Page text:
You know you have a good peach when you bite into it and wish you were outside so that you didn’t have to worry about the juice running down your arm.
It’s hard to believe that there can be this much WOW in a little ball of fruit. If only I could have a little taste of this all year round. Fresh in season peaches (or any fruit for that matter) can’t be beat, but canned ones, especially in the winter are a pretty special thing as well. What a bonus to have more tasty, nutritious options for Vegetables and Fruit in the winter.
Plus, sometimes store bought canned peaches are too sweet for me so I like the idea of canning my own.
This way I can have the best of both worlds: a naturally sweet taste without a lot of added sugar.
How cool would it be to share some home canned peaches with friends in the middle of winter?
Maybe it isn’t for everyone, but I am pretty giddy when someone shares any home canning with me.
Not being a regular canner myself, I recently started to wonder, is it as complicated as I’ve made myself believe? My mom and grandma both used to can, but I have never done more than haul jars for them. Can I “can”?
As a dietitian, thoughts of food safety start to swirl in my head. What about botulism? What about spoilage? What about mould? Is it worth the effort? I figured some research needed to be done if I was going to be able to pull this off. Lucky for me, I found Canada’s own, Bernardin website and the National Centre for Home Preservation website.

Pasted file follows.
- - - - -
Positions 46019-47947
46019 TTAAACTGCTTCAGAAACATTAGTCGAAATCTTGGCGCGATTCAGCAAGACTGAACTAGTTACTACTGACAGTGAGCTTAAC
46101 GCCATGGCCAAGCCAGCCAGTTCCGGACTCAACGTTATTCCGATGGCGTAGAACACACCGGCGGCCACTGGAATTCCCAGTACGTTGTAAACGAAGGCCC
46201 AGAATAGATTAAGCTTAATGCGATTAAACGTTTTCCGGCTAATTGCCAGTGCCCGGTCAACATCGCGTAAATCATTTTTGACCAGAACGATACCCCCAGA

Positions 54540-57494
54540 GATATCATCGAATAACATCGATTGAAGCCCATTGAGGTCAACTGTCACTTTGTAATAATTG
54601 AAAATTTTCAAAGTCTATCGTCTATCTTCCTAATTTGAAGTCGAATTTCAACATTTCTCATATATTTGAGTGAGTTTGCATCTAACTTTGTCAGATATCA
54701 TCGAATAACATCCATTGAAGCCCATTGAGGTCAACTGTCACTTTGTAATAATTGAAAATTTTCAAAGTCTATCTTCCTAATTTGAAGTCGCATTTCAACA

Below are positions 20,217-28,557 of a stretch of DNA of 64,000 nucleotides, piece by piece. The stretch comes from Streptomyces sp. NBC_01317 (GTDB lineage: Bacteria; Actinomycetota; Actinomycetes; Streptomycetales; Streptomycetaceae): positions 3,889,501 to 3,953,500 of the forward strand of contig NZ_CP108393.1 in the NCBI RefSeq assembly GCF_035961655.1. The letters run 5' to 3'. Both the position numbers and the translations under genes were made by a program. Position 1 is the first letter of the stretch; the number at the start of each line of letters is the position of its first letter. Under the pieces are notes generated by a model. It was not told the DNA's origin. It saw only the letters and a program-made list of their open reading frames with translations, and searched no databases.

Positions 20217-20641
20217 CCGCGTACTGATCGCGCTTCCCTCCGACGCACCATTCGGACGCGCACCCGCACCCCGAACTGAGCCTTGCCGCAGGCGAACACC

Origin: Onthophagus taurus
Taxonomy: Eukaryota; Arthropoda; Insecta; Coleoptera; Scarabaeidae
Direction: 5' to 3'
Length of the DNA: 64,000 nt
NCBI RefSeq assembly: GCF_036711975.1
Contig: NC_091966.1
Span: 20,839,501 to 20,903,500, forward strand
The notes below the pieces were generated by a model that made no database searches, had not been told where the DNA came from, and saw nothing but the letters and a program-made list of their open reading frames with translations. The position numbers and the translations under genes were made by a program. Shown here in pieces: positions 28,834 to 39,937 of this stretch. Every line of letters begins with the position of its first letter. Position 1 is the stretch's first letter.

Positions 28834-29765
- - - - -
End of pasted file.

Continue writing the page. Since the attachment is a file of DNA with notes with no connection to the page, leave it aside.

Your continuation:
These resources break down all things canning from basic to advanced, low acid vs. high acid foods, canning without sugar or salt, boiling vs. pressure canning, altitude adjustments (I have to be honest, I didn’t see that one coming). It’s all there. The bottom line: You don’t need a lot of money to can, but you need some basic supplies, planning and time to do it. It can be done safely (no pun intended…well, maybe a little).
Preserving food really can be a source of pride. It can also be a great teaching opportunity connecting kids and adults alike, with the foods they eat, food science, and food safety. I’m stoked to try capturing the taste of summer!
I could use some tips and inspiration from our readers.
What are your canning/preserving stories?